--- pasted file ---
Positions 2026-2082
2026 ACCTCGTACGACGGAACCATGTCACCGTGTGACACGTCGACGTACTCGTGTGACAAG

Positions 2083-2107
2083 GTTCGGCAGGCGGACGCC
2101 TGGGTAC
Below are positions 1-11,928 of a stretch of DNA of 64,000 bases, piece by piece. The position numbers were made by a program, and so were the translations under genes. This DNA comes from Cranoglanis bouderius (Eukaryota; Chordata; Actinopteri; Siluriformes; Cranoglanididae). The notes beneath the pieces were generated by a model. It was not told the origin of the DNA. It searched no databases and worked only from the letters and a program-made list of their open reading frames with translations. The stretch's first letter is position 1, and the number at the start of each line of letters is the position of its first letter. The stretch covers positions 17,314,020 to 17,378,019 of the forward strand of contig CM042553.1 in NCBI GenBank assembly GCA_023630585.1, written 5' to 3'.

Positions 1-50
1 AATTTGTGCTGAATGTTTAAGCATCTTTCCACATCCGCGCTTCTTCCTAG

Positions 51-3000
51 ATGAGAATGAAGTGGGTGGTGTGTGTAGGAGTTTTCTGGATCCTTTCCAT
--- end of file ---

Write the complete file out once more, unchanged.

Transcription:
Positions 2026-2082
2026 ACCTCGTACGACGGAACCATGTCACCGTGTGACACGTCGACGTACTCGTGTGACAAG

Positions 2083-2107
2083 GTTCGGCAGGCGGACGCC
2101 TGGGTAC
Below are positions 1-11,928 of a stretch of DNA of 64,000 bases, piece by piece. The position numbers were made by a program, and so were the translations under genes. This DNA comes from Cranoglanis bouderius (Eukaryota; Chordata; Actinopteri; Siluriformes; Cranoglanididae). The notes beneath the pieces were generated by a model. It was not told the origin of the DNA. It searched no databases and worked only from the letters and a program-made list of their open reading frames with translations. The stretch's first letter is position 1, and the number at the start of each line of letters is the position of its first letter. The stretch covers positions 17,314,020 to 17,378,019 of the forward strand of contig CM042553.1 in NCBI GenBank assembly GCA_023630585.1, written 5' to 3'.

Positions 1-50
1 AATTTGTGCTGAATGTTTAAGCATCTTTCCACATCCGCGCTTCTTCCTAG

Positions 51-3000
51 ATGAGAATGAAGTGGGTGGTGTGTGTAGGAGTTTTCTGGATCCTTTCCAT